4. Multi-spectral Decisions: My personality has always been such that I am either 0% or 100% committed, all or nothing. This is incredibly valuable when you do commit to something, but makes progress in things that require dedication incredibly difficult to achieve. Thus, when I do not have the desire to do something that I know I should, I ask myself “What am I willing to commit to on the scale between 0% and 100%?” This has led to gradual progress in leaning into behaviours, taking steps in 10% or 20% increments, which over time will change my habits and routines.
  5. Action=Inspiration=Outcome: One of the most important lessons I took away from a book titled The Subtle Art of Not Giving a F*ck by Mark Manson, was the idea that our approach to behavioural change is backward. People will often say “I am not in the mood” or “I do not have the motivation” to do things like write, paint, or workout. What M. Manson pontificates, however, is that people think the path to achieving the desired outcome is Inspiration=Action=Outcome, when the process is actually Action=Inspiration=Outcome. Think about it, when you go for a run you immediately feel inspired and energized to do other activities. I was recently listening to a podcast between Tim Ferris and Malcolm Gladwell where Gladwell, a famous writer, said that he writes between 500–1000 “shit words” every day to get himself in the right mindset to write. Objects in motion tend to stay in motion. A perfect example of this dynamic is this Medium Article itself. For weeks I have been talking with friends about my findings and would have to recite the same 30-minutes worth of information each time. I knew it would be easier to just write it all down and send it to them but at no point did I feel like I was in the “right mood” to do so. After a month of procrastinating, I finally opened my laptop and started writing on a Saturday night. I woke up the next morning to find that most of what I wrote was complete hogwash, but I carried on none the less. 6 hours later I had completed my “impossible task” all because I dared to begin without judgment of how terrible the results may be.
  6. Run towards suffering: The second most important lesson I took away from Mark Mason’s book was the idea that humans need to suffer to have a purpose. Think about, when we face adversity and suffering we have a purpose, everything from having to get up at 6 am to go to the gym to staying at the office until midnight to finish a proposal. It is only when we have no suffering, no real problems, that we create them. Ever heard the term “Californian problems”? Neither have I, I just made it up, but the theory holds. When you have all of the money in the world and no real role in society, you create artificial problems to solve. Just watch The Real Housewives of (blank) and you will see my point. Thus, suffering and pain are where we find fulfillment in our lives and we must not try to run away from it but rather run towards it.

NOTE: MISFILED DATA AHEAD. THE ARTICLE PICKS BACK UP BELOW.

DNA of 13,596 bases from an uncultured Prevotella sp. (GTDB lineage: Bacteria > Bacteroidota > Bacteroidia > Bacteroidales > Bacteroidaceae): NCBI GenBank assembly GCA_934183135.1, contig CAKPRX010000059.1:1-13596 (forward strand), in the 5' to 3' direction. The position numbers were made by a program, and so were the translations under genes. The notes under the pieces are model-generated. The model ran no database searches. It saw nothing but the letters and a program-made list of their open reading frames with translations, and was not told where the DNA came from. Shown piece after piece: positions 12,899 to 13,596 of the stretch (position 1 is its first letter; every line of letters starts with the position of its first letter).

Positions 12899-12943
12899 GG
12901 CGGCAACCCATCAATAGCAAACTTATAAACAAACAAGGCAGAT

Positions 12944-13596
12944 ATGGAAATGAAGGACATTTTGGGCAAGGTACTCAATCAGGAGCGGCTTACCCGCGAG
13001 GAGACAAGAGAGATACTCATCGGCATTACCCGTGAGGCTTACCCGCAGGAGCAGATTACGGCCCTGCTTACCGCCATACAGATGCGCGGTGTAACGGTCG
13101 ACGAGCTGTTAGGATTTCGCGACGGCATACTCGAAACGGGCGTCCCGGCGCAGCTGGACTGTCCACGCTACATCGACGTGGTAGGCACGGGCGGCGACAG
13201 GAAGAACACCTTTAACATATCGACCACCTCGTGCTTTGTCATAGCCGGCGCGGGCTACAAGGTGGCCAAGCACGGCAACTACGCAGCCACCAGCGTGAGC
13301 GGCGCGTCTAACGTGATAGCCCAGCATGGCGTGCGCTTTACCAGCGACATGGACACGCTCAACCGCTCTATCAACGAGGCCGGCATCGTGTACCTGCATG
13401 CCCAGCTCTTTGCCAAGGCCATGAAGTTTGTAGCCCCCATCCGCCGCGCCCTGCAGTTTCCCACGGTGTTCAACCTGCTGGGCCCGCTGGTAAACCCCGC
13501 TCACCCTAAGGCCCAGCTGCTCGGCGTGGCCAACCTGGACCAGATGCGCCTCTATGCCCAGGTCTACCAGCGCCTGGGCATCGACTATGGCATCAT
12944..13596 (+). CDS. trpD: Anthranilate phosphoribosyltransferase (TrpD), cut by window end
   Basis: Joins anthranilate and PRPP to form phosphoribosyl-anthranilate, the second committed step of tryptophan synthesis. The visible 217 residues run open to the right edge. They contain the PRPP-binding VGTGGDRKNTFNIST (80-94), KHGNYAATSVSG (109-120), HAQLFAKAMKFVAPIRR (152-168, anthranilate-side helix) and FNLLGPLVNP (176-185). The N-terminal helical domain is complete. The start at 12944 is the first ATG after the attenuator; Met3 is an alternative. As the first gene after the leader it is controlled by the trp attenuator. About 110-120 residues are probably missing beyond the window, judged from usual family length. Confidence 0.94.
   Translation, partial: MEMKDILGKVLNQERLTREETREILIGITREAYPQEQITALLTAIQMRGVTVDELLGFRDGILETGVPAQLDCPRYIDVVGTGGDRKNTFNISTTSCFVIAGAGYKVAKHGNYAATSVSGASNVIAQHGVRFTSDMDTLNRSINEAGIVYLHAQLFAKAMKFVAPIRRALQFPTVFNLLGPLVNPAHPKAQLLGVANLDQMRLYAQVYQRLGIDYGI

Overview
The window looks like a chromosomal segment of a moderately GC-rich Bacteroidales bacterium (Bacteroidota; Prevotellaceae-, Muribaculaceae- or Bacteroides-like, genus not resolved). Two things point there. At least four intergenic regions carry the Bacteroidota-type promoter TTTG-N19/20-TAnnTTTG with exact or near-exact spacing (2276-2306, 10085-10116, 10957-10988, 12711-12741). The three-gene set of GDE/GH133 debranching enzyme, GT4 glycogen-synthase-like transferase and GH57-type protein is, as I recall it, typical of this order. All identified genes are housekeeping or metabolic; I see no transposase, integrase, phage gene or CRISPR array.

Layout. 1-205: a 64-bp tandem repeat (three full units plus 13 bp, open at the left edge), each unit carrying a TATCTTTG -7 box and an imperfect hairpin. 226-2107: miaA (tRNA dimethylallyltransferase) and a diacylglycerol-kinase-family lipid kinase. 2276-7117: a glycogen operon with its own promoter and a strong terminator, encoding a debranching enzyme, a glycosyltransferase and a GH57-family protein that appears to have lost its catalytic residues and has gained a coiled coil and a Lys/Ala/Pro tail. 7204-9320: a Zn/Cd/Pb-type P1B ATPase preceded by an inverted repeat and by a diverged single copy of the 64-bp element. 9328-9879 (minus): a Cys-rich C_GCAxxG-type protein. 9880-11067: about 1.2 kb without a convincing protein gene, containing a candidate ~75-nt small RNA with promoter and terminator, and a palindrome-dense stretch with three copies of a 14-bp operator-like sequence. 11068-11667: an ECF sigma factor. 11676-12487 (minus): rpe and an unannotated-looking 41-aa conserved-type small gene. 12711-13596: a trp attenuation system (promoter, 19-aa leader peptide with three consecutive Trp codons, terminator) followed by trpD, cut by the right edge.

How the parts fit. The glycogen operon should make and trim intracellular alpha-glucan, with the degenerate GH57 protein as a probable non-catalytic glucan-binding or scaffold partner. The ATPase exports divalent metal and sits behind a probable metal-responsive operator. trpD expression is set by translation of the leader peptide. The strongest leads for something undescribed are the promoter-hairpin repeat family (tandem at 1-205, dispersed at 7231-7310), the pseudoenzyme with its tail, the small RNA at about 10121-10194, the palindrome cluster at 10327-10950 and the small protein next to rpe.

It should be noted that all six of these tools have a direct correlation between them. There are, however, too many to list, but if you try to apply each to any particular situation you’re encountering you will do well to find the balance between them.

The outcome

My life changed the day Randy and I had that conversation, not because of one thing he said, but because he said things in a way I could understand; like pieces fitting together in a puzzle. Understanding why you are the way you are and using these tools to become the person you want to be will never change who you are; your personality, your interests, even your ambition. It will however allow you to wake up from the years of “autopilot” that you may have been on and of which, may have led to lonely nights, hollow success, and even depression. I have seen so many high-performers, especially tech founders given my role and the profession’s overall volatility, experience these feelings, and not know how to find the answers. My hope with this Article is to impart some of the lessons I have learned so that you too may be able to apply them to your life in your unique way.

Even now things are not perfect, and they never will be as life is a shit-show and it’s beautiful, but at least now I feel like I am an active participant in it all, eyes wide open.